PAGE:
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Internet & user-generated contents By Laurence Allard - Transcription by Alain Monrigal

Laurence Allard is Sociologist and Lecturer (Communication and Information Sciences University of Lille 3 – Department of Arts and Culture).

The law on Internet and creation was voted by the senate on October, 31st 2008. It plans to turn off the Internet in case of a too massive number of downloads, but it brings up more problems than it resolves, especially in terms of public liberty and cultural expression. I’d like to contribute to this debate by presenting the stage of my research on user-generated content. These user-generated contents obviously present a great number of legal problems. They were brought up through the IDATE (The Institute of audiovisual and telecommunications in Europe) report presented in January 2009 at the European Commission. Important traditional companies such as Disney or Google took were there.

Even though they cannot be considered as mass productions, these user generated contents have however their place within a massive context. In 2007, it was estimated that 22 billion user-generated contents were produced by users. Today 4 billion faces are shared on Facebook, 5 billion streams on YouTube, 13 hours of user generated content are sent every minute on YouTube and the statistics on Dailymotion are just as impressive. 10 million skybogs have been listed in France, 6 million accounts on the site Copains d’avant (friends reunited) 4 million profiles on Facebook – not as much as one tends to hear – and 14 million online players for one game, “The World of Warcraft.”

Downloading methods (Napster was created in 1999) are still well in use, but it is gradually being taken over by stream sites which enable one to watch films and to listen to music. A survey carried out by CREDOC (Research centres of habits and customs in France) in 2007 estimated that 11 million people, out of which 60% are between 12 and 24 years old, resort to downloads.
18 million skyblogs represent 40% of the listed blogs in France and 80% of these bloggers are between 15 and 25 years old. The majority of the creators of these user-generated contents are young Digital Natives. They’ve grown up in a digital environment and are better equipped, for example, with mobile phone technology than the average French person (between 71% and 97% of the 12-24 year olds have a mobile phone) and are much more articulate with Internet and mobile phone technology.

In 1999, some students who were music lovers created Napster, a sharing system offering the possibility to download music titles onto other web users’ computers. Napster is a bottom-up and horizontal technological innovation. Its content is provided by the users and meant for the users. In the history of technological innovation, Napster is quite typical of what is called user-turn, the logic of its use primes in the process of technological innovation. Today, this kind of logic rules a major part of the processes of technical invention.

It does not all begin with Web 2.0, the users Web. In my opinion, peer-to-peer (p2p) was the key moment with the breakdown occured, the shifting of cultural mutation we’re actually going through, moving from the old industrial society of marketable distribution to a culture of one-to-one exchange. A whole new issue stems from this. An economical issue arises with the “free of charge” economy – and false “free of charge” because it is obvious that Internet is paid off by companies who use space for advertising, even if this is more subtle than, for example, a television channel like TF1. An aesthetic issue, with the reversibility of roles – we’re not only spectators, we can also upload and become ourselves an Internet broadcaster. We are seeing a rising number of amateurs in creation - a cultural reversibility with the change in relationship in this classical notion of author/spectator (modernity is somewhat disrupted). And finally the peer-to-peer development, the sharing and exchanging of communication via cultural content, is something that is emerging and is related to the sociological problematic.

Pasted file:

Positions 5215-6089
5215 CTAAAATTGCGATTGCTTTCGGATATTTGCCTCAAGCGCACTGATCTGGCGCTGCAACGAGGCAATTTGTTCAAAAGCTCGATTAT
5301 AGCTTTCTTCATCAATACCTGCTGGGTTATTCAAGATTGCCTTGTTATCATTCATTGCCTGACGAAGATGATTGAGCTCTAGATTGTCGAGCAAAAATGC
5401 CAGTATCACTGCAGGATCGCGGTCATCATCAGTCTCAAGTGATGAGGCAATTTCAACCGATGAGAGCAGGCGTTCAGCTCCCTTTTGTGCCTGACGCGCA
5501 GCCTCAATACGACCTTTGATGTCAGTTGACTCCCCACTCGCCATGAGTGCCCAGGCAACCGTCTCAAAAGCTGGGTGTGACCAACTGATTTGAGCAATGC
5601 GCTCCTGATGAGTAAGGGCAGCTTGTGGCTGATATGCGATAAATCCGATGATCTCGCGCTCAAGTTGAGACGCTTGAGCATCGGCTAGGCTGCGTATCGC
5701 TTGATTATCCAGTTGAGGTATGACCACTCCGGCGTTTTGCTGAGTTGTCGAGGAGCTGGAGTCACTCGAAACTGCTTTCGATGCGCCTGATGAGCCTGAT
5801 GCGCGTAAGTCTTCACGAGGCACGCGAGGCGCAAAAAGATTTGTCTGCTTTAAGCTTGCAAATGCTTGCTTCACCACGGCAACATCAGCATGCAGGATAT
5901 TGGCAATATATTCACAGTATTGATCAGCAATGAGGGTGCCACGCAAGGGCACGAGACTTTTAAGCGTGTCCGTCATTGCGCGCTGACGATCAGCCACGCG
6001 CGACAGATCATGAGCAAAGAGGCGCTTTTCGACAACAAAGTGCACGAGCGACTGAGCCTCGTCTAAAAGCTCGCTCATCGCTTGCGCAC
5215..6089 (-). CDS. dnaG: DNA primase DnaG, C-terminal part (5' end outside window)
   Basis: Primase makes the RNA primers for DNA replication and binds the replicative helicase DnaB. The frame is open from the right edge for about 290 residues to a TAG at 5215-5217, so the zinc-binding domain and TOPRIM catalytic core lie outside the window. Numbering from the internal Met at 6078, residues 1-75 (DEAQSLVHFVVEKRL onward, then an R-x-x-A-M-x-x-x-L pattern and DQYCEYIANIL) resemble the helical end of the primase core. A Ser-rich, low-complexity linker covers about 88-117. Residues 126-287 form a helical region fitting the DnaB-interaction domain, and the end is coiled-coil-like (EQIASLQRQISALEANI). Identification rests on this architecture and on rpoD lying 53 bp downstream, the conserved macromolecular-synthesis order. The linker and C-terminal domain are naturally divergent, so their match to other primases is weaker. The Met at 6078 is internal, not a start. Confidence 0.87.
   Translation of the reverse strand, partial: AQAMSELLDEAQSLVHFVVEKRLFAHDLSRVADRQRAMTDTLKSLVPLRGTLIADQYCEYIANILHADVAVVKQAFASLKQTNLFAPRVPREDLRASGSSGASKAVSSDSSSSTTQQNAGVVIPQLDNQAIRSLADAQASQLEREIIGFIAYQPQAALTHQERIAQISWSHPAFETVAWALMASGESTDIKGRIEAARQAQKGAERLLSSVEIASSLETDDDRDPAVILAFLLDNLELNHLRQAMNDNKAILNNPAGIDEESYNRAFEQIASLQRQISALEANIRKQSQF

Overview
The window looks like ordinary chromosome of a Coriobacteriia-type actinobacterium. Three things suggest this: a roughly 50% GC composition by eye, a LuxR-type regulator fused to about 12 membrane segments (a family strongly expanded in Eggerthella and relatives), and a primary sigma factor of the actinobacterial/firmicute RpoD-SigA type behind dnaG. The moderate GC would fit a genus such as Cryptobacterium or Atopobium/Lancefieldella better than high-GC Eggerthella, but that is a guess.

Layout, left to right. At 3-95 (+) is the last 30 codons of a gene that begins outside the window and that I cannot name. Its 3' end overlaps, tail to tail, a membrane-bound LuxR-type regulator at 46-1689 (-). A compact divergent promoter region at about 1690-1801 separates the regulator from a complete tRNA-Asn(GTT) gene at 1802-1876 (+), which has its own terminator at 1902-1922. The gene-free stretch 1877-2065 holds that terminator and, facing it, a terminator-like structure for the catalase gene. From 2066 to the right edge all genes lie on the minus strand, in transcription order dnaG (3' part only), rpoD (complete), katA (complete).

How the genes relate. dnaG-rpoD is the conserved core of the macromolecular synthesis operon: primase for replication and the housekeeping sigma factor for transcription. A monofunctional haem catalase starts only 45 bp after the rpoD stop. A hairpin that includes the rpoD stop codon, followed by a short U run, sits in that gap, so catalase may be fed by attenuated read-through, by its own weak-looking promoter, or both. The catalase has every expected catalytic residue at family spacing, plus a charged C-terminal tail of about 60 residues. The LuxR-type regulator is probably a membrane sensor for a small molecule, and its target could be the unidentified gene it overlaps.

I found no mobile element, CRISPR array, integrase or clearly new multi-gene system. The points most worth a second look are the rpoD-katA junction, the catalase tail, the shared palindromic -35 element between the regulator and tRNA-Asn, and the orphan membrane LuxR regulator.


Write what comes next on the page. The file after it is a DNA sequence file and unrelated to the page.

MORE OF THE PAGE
The fansub or “amateur subtitling”

Following on from Bernard Steigler, we can analyse fansubbing as singularisation technologies for cultural consumption. The fansubber puts his/her signature on the film that he/she subtitled which means the receiver instead of watching anonymous copies, has an interpretation of a film carrying some trace of another receiver and this is what makes them unique, signed, cultural objects. This is no longer part of a digital cloning issue, as tendency would generally have us think of peer-to-peer.

A whole corpus exists on Manga and American TV series fansubbing. The Manga fansub teams literally feature in the credit titles and the subtitling score is signed. In a research that I carried out in 2005 on Manga fansubs, I found that the techniques used by fansubbers are a lot more sophisticated and refined than the codes and routines used by professional subtitlers. The animated manga “Ghost in the Shell” for example, hit the cinema in 2005, and its p2p version is far more comprehensive than the one screened. A large part of this film was built on quotations from famous authors and in the fansub version ; a tremendous amount of research had been done to find the sources of these authors’ works. The subtitles show how the film was perceived. They’re placed on the screen according to the position of the person talking and can be seen anywhere on the screen. Fansubbers also play with the police and/or the explanatory notes. It involves an interpretative and cultural mediation aspect ; “mangafansubbers” provide an extremely precious work of interpretation and cultural mediation.